Five Reasons the Pandemic May Be a Good Thing for Your Retirement
Finding the Silver Lining of COVID-19
There is no disputing that the COVID-19 pandemic has been a tragic event for millions. Illness, death, job loss, fear, and a world essentially shut down for weeks on end has wreaked havoc – and it isn’t over just yet. Truly, the negative impacts of this global health crisis cannot be overstated.
And yet, as is often the case in times of turmoil, there is a silver lining if we look closely. Below we’ll examine five ways that COVID-19 may positively impact your retirement.
1. We’ve been forced out of our routines.
Routines can be positive, certainly. More often than not, though, they become less routine and more “rut.” We begin living life on autopilot, which can rob us of opportunities, experiences, and fresh perspectives, but we stay in the rut because it feels safe and certain. If there is anything that can be unequivocally said about this pandemic, it is that it has dragged each and every one of us out of our usual ruts. Though it has created much uncertainty, it has also caused us to think about many aspects of our lives in new ways – and this can be a good thing if we remember to look for the opportunities that may present themselves.
2. We’ve had a chance to reexamine our priorities.
We may think we know what our priorities are, but we don’t often get a chance to put aside the busyness of daily life to ask ourselves whether we’re living them out. That is, are we living in such a way as to put the people and pursuits most meaningful to us at the forefront of our energy and attention? It can be easy to lose sight of our priorities in the noise and clutter of life, but hard times force us to refocus our minds. They require us to say ‘no’ to things we used to say ‘yes’ to, filter out what isn’t truly important, and lean into what brings us joy and gives our lives meaning.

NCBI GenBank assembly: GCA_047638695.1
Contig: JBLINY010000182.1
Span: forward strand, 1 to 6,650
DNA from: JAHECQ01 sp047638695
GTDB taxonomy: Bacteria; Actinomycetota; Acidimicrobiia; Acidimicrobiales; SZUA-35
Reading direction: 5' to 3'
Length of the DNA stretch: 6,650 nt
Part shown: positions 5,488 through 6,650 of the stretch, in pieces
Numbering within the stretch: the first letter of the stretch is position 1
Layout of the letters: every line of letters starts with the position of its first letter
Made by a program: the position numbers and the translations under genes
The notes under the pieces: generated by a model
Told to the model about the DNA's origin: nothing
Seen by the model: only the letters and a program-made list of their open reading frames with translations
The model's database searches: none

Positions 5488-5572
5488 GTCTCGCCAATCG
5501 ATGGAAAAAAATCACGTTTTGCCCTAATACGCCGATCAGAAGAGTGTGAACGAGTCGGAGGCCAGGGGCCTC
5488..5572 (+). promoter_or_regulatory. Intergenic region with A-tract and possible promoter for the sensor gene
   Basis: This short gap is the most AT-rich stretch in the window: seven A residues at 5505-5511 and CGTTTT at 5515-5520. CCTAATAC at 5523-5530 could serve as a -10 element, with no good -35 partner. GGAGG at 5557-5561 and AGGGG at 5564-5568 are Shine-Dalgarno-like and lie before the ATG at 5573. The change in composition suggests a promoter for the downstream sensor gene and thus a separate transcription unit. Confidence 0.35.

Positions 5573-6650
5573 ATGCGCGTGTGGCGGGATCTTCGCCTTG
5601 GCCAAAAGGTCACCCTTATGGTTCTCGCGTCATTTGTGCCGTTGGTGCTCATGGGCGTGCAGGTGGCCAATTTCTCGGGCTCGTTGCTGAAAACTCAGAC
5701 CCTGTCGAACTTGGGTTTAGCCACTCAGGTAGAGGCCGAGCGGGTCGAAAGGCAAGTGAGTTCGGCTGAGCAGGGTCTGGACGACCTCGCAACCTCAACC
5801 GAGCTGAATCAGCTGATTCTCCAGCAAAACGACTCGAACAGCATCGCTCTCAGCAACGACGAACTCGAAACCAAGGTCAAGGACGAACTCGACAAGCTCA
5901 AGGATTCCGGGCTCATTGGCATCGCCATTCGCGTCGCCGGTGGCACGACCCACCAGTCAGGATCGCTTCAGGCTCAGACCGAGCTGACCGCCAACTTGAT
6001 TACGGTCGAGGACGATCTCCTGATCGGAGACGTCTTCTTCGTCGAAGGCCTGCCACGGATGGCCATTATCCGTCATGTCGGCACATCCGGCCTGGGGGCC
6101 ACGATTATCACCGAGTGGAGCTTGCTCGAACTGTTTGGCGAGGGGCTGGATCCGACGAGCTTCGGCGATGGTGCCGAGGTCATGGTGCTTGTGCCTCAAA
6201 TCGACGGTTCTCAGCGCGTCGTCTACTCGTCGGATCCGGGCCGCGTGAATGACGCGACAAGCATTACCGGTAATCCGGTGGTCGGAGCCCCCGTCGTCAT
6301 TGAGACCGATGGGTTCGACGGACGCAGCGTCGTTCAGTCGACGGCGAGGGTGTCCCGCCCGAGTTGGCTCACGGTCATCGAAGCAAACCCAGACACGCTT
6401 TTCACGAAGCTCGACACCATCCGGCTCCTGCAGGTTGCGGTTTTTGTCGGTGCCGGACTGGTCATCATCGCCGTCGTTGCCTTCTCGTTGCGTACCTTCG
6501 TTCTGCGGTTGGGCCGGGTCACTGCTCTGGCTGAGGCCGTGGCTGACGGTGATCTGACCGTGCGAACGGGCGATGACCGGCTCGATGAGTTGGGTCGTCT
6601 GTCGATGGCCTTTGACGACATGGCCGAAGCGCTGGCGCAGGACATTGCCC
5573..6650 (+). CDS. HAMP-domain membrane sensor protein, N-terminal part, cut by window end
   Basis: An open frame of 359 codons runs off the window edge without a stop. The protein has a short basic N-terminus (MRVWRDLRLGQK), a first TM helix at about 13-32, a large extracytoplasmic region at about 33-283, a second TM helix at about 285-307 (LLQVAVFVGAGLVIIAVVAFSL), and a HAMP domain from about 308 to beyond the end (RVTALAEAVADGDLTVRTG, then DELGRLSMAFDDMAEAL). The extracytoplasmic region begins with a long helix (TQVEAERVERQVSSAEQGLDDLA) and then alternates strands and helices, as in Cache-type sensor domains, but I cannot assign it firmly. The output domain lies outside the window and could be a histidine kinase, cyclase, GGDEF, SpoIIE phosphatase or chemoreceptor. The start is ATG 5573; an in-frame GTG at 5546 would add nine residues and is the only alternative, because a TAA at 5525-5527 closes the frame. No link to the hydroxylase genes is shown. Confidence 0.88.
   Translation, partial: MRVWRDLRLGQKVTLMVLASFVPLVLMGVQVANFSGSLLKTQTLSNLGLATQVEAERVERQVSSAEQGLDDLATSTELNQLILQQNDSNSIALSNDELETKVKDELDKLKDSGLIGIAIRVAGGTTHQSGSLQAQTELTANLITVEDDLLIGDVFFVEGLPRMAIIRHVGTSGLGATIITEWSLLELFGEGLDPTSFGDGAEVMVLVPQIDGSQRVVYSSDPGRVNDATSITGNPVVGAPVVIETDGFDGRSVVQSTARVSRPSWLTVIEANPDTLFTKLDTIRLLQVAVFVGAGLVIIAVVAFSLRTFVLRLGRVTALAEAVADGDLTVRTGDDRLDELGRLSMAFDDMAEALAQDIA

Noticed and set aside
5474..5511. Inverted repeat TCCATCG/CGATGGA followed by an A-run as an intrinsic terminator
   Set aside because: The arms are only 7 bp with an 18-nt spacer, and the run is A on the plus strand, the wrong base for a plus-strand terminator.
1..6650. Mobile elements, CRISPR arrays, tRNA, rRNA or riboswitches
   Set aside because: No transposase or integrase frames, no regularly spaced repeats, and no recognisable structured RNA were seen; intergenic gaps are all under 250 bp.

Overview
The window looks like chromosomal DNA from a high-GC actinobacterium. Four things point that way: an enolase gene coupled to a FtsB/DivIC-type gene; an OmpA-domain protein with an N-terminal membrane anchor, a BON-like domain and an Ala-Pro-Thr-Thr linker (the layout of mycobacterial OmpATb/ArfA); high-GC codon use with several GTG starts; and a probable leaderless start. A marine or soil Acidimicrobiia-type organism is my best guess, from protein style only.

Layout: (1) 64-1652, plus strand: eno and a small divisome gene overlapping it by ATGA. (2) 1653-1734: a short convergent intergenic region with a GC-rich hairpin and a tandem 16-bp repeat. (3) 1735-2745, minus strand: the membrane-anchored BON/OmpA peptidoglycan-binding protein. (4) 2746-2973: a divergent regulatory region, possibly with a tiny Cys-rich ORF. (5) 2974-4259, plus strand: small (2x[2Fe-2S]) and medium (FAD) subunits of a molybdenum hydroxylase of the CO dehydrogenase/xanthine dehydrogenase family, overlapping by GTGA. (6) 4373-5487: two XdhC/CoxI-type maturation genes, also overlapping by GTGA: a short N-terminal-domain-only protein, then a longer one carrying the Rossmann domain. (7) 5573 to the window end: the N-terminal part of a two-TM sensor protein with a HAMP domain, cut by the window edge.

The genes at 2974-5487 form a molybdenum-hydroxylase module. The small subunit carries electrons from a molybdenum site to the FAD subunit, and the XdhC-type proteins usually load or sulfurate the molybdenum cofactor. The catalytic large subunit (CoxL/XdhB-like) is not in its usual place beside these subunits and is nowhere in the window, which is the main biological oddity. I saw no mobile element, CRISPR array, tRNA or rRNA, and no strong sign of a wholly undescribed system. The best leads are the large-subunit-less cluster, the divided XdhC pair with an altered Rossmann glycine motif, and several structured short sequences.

3. We’re being savvier about debt.
In a strong economy with low-interest rates, many of us don’t think twice about adding debt. We buy more expensive homes and cars, begin projects before we have the savings to cover them, and generally feel less concern about debt. During difficult economic times, however, we tend to better recognize the risk of taking on new debt. It’s stressful, reduces cash flow, and can derail our future plans. A global health and economic crisis can be useful in teaching us lessons about the importance of using debt sparingly.
4. We are reminded that appearances can be deceiving.
We have all been tempted to keep up with the Joneses, and it’s even easier to fall into that trap with the proliferation of social media in our lives. Comparing ourselves to others is very human, but it’s also quite anxiety-ridden. The feeling that we need to keep chasing more, bigger, and better things can be stressful and leaves most of us unfulfilled. In this way, the pandemic has done us the favor of showing us the fallacy of appearances. In good weather, the house built on sand looks just like the one built on rock, but we see a clear difference once storms arrive. So, let it be a reminder to focus on your inward fulfillment, rather than building an outward life that simply looks good on Facebook.
5. We’re facing our weaknesses.
Most of us are pretty good at hiding our weaknesses, but a global health emergency coupled with a financial crisis leaves us all feeling exposed. While it’s difficult, it’s also important that we take this opportunity to face our realities. Have we been putting off important health appointments? Are we spending on non-essentials to the detriment of our emergency funds? Have risky investment decisions created concerns in our portfolios? Now is the time to face our weaknesses head-on, to stop settling for the status quo when we are capable of positive change, and to take action to shore up our lives wherever needed.
In good times and in bad, the key to making your retirement a successful one is to get clear about what you want out of this phase of your life. Decide what’s important to you – and what isn’t – and make changes accordingly. While there is no debating that the COVID-19 pandemic is a terrible scourge, it has certainly reminded us all that it’s important to reexamine things like habits, routines, priorities, finances, and lifestyle from time to time. Embracing this opportunity to do so may just end up bringing some good to your retirement in the end.
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